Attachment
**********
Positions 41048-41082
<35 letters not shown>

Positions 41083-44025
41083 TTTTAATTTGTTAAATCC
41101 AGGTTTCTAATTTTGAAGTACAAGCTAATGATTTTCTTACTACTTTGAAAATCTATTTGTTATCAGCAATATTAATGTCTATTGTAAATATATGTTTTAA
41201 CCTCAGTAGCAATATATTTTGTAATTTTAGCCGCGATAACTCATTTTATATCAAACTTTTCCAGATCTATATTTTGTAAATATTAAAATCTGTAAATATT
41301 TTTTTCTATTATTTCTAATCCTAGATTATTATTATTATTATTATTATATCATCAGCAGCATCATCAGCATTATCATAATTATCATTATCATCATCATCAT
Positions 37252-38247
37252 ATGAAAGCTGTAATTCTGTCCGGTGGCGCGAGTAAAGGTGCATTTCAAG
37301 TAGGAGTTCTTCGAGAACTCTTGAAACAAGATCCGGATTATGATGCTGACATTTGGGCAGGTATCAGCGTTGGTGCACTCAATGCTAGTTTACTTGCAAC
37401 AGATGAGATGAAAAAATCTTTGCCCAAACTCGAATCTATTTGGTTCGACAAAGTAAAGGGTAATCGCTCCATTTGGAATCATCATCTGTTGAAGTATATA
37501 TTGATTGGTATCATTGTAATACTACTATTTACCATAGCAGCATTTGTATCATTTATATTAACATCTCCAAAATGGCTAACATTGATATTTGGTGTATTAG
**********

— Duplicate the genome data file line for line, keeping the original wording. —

Positions 41048-41082
<35 letters not shown>

Positions 41083-44025
41083 TTTTAATTTGTTAAATCC
41101 AGGTTTCTAATTTTGAAGTACAAGCTAATGATTTTCTTACTACTTTGAAAATCTATTTGTTATCAGCAATATTAATGTCTATTGTAAATATATGTTTTAA
41201 CCTCAGTAGCAATATATTTTGTAATTTTAGCCGCGATAACTCATTTTATATCAAACTTTTCCAGATCTATATTTTGTAAATATTAAAATCTGTAAATATT
41301 TTTTTCTATTATTTCTAATCCTAGATTATTATTATTATTATTATTATATCATCAGCAGCATCATCAGCATTATCATAATTATCATTATCATCATCATCAT
Positions 37252-38247
37252 ATGAAAGCTGTAATTCTGTCCGGTGGCGCGAGTAAAGGTGCATTTCAAG
37301 TAGGAGTTCTTCGAGAACTCTTGAAACAAGATCCGGATTATGATGCTGACATTTGGGCAGGTATCAGCGTTGGTGCACTCAATGCTAGTTTACTTGCAAC
37401 AGATGAGATGAAAAAATCTTTGCCCAAACTCGAATCTATTTGGTTCGACAAAGTAAAGGGTAATCGCTCCATTTGGAATCATCATCTGTTGAAGTATATA
37501 TTGATTGGTATCATTGTAATACTACTATTTACCATAGCAGCATTTGTATCATTTATATTAACATCTCCAAAATGGCTAACATTGATATTTGGTGTATTAG